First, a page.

ARISE stands for A Rational Interventional Sequence for Engagement, and its Invitational Intervention is a gradually-escalating process of family meetings meant to get a loved one seek help for an addiction. There are no secrets–the addicted loved one is in on the intervention from the start. This type of intervention establishes a strong support network for recovery, and this network helps to motivate the addicted individual over time to seek treatment. Three escalating levels start with an initial meeting, during which 56 percent of addicted individuals enter treatment. The second level involves two to five meetings, by the end of which 80 percent of individuals have entered treatment. The final level is a formal intervention during which serious consequences are laid out if the loved one doesn’t agree to treatment. By the end of the third level, 83 percent of subjects have entered treatment.

Family Systems Intervention

The Family Systems Intervention operates on the understanding that addiction affects the entire family system, and family members develop unhealthy coping behaviors and often become enabling and co-dependent. An intervention specialist meets with the entire family, including the addicted member, and the focus of the attention is on the family as a system comprised by individual members, rather than solely on the person with the addiction. The goal is to get the person with the addiction to seek treatment while the other family members also seek professional help to un-learn destructive behaviors that can help perpetuate a relapse.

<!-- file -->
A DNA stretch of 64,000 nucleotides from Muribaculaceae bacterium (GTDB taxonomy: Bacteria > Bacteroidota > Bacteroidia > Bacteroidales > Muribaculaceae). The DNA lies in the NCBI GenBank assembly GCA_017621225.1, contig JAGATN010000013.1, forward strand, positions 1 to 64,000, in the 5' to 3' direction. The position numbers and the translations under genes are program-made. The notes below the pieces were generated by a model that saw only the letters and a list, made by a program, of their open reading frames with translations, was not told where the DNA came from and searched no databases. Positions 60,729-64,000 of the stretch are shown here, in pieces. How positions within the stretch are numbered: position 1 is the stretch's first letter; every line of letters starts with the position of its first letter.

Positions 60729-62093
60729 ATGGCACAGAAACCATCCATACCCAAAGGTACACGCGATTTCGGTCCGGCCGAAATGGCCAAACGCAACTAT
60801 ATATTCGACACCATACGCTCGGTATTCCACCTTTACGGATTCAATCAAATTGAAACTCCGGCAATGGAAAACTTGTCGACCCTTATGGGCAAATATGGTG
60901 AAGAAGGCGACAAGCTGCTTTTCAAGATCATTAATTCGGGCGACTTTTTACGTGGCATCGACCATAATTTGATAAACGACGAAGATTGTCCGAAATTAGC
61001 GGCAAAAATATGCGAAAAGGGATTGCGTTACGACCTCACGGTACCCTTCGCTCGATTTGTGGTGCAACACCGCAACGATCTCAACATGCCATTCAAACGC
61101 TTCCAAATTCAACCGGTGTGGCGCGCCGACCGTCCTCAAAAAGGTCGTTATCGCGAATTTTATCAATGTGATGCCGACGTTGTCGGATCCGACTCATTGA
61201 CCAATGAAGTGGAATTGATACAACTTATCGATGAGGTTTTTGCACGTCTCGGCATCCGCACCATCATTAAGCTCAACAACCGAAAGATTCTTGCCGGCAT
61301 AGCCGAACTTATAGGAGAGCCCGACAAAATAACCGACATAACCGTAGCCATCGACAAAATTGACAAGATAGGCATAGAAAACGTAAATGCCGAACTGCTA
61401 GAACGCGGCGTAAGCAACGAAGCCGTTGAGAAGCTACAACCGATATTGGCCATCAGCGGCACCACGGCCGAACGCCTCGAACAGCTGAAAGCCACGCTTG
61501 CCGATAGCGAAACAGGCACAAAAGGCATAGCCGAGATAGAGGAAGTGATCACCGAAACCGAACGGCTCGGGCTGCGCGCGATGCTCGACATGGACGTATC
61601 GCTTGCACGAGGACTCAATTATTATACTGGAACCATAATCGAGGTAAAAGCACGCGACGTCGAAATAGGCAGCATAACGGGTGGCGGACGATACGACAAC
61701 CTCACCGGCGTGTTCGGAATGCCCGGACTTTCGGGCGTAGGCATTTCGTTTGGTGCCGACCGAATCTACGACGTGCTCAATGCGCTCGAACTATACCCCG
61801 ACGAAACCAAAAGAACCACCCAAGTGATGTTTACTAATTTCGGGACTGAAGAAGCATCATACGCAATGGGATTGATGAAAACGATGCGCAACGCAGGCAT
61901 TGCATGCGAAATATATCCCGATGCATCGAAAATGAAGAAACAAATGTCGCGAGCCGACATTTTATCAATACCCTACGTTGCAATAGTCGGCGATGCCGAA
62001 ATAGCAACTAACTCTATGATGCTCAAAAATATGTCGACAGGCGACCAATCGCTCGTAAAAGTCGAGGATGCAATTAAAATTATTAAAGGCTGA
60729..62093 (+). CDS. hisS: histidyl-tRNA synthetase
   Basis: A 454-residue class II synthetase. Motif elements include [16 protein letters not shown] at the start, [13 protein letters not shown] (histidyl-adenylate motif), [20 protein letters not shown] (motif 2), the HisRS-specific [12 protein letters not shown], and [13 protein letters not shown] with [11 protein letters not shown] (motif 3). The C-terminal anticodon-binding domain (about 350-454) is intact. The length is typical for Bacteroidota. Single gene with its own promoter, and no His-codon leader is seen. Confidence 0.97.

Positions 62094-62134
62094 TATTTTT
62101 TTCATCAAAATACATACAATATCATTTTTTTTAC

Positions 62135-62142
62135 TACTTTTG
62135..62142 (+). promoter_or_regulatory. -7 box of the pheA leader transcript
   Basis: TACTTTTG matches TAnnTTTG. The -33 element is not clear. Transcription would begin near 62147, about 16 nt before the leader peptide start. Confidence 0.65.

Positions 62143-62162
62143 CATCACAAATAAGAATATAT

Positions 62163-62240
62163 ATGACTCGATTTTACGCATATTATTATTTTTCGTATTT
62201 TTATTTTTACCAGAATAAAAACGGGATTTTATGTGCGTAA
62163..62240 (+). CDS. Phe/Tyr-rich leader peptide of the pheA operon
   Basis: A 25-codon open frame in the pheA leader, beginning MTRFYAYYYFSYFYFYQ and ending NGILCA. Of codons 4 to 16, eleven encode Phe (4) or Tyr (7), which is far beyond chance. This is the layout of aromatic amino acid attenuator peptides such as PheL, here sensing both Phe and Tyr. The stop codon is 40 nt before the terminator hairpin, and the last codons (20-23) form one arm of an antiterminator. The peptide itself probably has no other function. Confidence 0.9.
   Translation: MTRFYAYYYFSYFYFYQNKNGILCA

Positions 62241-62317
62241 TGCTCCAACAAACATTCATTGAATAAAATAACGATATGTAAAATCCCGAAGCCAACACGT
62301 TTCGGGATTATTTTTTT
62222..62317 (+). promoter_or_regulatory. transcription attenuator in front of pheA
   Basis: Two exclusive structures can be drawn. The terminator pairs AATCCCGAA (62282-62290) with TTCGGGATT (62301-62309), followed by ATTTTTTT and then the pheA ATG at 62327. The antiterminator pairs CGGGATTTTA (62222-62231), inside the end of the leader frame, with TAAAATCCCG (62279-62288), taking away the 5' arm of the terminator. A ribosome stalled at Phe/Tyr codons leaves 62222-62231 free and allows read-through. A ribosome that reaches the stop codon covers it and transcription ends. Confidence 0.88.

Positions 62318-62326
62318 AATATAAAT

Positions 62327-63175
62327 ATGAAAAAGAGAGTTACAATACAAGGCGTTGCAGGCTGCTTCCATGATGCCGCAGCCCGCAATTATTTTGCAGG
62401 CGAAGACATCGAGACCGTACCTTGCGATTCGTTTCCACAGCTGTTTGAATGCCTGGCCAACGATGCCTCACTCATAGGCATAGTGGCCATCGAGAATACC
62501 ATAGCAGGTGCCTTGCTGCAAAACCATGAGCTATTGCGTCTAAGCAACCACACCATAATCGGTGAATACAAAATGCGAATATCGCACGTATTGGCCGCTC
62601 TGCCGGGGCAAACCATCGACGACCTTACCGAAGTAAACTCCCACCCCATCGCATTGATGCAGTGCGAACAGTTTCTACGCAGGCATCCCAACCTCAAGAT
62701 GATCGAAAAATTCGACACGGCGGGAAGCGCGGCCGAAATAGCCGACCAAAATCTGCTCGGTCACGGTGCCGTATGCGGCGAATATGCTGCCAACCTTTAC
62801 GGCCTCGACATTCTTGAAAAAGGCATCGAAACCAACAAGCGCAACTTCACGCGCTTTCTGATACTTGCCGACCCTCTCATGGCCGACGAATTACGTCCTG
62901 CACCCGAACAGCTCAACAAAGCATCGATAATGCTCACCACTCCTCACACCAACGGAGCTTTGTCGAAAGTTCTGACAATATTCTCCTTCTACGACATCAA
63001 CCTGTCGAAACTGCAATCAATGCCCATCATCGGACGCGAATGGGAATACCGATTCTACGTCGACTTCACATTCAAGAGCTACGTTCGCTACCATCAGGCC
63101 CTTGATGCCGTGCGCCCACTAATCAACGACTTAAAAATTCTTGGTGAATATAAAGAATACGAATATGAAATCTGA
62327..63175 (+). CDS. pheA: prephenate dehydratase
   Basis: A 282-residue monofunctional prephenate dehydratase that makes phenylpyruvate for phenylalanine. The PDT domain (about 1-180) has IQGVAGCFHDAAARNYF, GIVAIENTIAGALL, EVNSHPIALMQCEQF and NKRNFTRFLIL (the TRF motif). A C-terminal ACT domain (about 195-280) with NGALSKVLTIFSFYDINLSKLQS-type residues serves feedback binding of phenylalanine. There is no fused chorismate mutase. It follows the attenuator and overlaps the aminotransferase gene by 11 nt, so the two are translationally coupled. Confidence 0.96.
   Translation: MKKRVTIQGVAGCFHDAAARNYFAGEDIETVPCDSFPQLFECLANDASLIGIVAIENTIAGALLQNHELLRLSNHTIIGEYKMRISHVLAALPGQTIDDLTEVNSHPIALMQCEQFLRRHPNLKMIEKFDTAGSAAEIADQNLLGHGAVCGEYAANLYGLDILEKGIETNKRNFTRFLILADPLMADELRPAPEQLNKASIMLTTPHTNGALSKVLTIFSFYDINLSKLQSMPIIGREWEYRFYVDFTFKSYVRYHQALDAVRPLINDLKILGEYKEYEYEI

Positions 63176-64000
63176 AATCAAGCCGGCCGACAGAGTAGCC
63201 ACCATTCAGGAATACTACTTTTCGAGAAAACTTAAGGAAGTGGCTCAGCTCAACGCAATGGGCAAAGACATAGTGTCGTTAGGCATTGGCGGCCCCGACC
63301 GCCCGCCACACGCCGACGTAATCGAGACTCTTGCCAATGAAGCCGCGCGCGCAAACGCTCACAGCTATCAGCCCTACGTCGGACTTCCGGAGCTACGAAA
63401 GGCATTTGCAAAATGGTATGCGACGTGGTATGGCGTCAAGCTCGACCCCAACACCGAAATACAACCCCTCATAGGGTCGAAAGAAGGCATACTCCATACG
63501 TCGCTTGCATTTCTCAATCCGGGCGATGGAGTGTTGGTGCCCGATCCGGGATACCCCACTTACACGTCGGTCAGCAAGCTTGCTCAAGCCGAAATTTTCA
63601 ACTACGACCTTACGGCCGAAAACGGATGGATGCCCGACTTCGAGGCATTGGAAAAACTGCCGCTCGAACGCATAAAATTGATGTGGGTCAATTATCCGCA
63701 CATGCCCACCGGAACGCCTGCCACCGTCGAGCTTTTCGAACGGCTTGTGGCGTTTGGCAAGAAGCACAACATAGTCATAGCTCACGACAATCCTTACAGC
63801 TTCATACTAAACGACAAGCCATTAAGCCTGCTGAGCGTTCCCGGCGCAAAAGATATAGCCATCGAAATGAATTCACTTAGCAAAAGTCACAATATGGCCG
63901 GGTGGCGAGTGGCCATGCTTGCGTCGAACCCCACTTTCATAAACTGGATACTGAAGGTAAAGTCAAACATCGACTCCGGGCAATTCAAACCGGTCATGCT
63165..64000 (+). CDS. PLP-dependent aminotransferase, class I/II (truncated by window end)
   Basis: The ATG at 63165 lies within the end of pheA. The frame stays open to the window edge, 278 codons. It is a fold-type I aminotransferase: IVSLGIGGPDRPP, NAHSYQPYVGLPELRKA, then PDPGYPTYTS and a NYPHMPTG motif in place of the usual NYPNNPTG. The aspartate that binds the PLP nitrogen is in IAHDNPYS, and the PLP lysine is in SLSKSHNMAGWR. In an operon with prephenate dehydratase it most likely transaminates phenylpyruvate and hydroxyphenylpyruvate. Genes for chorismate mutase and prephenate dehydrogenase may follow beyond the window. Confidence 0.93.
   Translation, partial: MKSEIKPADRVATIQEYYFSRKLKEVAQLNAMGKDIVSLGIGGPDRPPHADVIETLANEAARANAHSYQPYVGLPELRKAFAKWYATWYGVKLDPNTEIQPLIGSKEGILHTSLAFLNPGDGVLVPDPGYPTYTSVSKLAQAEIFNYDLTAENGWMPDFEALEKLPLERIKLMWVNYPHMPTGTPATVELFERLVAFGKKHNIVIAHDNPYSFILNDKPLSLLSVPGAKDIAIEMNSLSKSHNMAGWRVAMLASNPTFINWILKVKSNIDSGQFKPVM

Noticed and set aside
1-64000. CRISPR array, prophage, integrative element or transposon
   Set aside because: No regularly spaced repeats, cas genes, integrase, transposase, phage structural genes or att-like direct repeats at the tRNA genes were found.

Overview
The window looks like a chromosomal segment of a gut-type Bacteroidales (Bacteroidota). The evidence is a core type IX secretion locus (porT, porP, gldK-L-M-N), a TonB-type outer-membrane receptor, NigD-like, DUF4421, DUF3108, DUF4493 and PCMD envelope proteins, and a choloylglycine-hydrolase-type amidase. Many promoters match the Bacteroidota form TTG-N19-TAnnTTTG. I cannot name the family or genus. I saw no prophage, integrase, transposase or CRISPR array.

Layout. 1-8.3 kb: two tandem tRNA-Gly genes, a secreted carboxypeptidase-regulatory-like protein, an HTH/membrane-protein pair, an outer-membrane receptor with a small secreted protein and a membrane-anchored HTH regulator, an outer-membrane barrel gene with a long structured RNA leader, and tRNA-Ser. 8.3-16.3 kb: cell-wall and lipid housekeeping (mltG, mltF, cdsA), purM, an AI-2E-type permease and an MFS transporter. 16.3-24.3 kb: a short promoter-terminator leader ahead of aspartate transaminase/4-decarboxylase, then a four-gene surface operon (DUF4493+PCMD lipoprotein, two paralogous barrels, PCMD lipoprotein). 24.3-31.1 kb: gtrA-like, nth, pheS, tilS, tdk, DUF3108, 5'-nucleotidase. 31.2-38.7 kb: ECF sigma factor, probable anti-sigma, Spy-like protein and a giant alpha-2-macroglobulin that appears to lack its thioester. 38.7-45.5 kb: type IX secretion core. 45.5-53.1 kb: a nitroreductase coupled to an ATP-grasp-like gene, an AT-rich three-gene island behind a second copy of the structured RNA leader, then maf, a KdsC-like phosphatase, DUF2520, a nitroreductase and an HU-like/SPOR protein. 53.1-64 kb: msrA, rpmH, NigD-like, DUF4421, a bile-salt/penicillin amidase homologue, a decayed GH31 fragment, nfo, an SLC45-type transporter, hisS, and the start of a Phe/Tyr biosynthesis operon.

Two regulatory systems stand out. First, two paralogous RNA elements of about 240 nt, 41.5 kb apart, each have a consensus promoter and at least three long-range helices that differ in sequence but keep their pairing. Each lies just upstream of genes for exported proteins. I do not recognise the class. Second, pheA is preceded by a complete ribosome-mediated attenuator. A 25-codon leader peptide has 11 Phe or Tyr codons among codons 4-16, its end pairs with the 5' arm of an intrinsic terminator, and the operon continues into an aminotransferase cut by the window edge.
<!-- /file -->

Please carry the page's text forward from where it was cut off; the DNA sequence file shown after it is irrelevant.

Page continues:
How to Do a Drug Intervention: A Professional Interventionist is Essential

An intervention that’s not planned and executed with the help of a professional has a high potential for going wrong and making things much worse for everyone involved. An intervention is a delicate, tricky matter, but a professional intervention has a success rate of 90 percent, according to the National Council on Alcoholism and Drug Dependence.

Better Addiction Care can help you find a treatment program that offers intervention services, or you can contact your mental healthcare provider for help finding an interventionist. Call us today at (800) 429-7690.


bullet National Institute on Drug Abuse (NIDA). (2020).
"Principles of Drug Addiction Treatment: A Research-Based Guide (Third Edition)."
Retrieved on December 19, 2017
bullet Substance Abuse and Mental Health Services Administration (SAMHSA). (2020).
"Substance Use Disorders."
Retrieved on December 19, 2017
bullet American Psychiatric Association. (2013).
"Diagnostic and Statistical Manual of Mental Disorders (5th ed.). American Psychiatric Publishing."
Retrieved on December 19, 2017
bullet National Alliance on Mental Illness (NAMI). (n.d.).
"Navigating a Mental Health Crisis: A NAMI Resource Guide for Those Experiencing a Mental Health Emergency."
Retrieved on December 19, 2017
bullet Mayo Clinic. (2021).
"Alcohol Use Disorder."
Retrieved on December 19, 2017
bullet National Institute on Alcohol Abuse and Alcoholism (NIAAA). (2021).
"Alcohol Facts and Statistics."
Retrieved on December 19, 2017
bullet American Society of Addiction Medicine (ASAM). (2021).
"The ASAM Criteria: Treatment Criteria for Addictive, Substance-Related, and Co-Occurring Conditions."
Retrieved on December 19, 2017